Megan Leavey (2017) ☆☆☆(3/4): A soldier and her military dog

meganleavey01

“Megan Leavey” is better than its rather plain title suggests. Based on a touching real-life story between one US Marine soldier and her military dog, the movie gives us a vivid, close look into a relatively unknown military subject, and I appreciated its considerable realism and verisimilitude while also moved by its poignant depiction of the strong emotional bond between its valiant heroine and her equally brave dog.

In the beginning, the movie succinctly establishes everything we have to know about Megan Leavey (Kate Mara), a young woman who has been stuck in her unhappy and frustrating daily life in a suburban area of the New York state. When she happens to spot a couple of marines entering a local army recruitment center on one day, she decides to join the US Marine without any hesitation, and we soon see her leaving the house where she has lived along with her divorced mother and then getting on a bus for going to the US Marine training camp located in Parris Island, South Carolina. Right from when she and many other new recruits arrive in the training camp, they are harshly treated by their drill instructors, and we get a quick montage scene showing her and other recruits enduring various difficult things during their demanding training period.

Anyway, Leavey and many of those recruits successfully complete their training in the end, and she is soon assigned to a military camp in California, but she is still not exactly sure about what she should do next now. During one evening, she and two other female soldiers have a rather wild drinking time, and she unfortunately gets caught when she attempts to urinate beside a building in the camp. As a consequence, she is ordered to clean the cages for the military dogs of the K9 unit in the camp for a while, and there is an amusing scene where she tries to clean the floor strewn with dog excrement on her very first day.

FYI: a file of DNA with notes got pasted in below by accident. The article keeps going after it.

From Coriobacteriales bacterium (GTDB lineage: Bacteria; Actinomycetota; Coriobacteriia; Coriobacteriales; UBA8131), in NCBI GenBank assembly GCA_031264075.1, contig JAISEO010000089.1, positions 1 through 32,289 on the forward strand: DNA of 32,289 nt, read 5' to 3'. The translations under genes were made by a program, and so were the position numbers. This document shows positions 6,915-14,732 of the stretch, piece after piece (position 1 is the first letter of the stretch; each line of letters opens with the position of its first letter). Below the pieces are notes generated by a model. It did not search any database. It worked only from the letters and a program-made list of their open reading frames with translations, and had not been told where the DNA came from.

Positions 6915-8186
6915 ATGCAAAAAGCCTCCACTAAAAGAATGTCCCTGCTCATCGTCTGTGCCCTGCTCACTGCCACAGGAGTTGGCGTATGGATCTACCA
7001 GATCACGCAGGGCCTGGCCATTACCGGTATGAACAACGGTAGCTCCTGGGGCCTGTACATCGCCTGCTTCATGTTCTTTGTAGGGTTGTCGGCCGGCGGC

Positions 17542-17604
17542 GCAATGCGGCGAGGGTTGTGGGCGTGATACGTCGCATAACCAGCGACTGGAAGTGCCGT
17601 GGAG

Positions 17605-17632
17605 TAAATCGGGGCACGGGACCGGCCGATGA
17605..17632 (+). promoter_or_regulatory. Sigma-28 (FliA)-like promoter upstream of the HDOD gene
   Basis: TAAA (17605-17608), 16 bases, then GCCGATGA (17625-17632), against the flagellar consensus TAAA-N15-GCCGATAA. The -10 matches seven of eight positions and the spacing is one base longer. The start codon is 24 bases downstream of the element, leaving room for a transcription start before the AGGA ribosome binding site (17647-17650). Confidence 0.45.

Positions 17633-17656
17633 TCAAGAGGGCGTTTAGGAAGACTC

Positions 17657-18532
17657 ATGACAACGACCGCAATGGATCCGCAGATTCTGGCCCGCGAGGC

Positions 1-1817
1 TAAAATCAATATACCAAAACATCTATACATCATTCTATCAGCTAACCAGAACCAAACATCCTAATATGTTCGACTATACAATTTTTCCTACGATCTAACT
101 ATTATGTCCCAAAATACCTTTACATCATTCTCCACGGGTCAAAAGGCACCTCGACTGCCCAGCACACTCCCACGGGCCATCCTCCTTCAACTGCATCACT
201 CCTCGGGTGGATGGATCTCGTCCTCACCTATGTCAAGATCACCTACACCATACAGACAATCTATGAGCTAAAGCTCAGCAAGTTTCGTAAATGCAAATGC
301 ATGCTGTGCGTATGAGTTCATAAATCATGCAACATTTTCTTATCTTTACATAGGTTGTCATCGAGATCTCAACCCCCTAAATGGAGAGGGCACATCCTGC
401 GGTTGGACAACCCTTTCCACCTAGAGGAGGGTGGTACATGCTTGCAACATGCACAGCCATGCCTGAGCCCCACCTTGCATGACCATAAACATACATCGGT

meganleavey03

In addition to cleaning the cages, she also assists the training procedures for the military dogs of the K9 unit in the camp, and that is how she gets more accustomed to a military dog named Lex. Although their first encounter was not very pleasant to say the least, Leavey comes to find a way to tame Lex and then gain its trust after she is instructed to handle Lex for herself, and that is how she comes to discover her true calling. With the assistance and guidance of her tough but generous superiors, she gradually forms a close relationship with Lex, and they are fully prepared to work together when they are sent to Iraq several years later.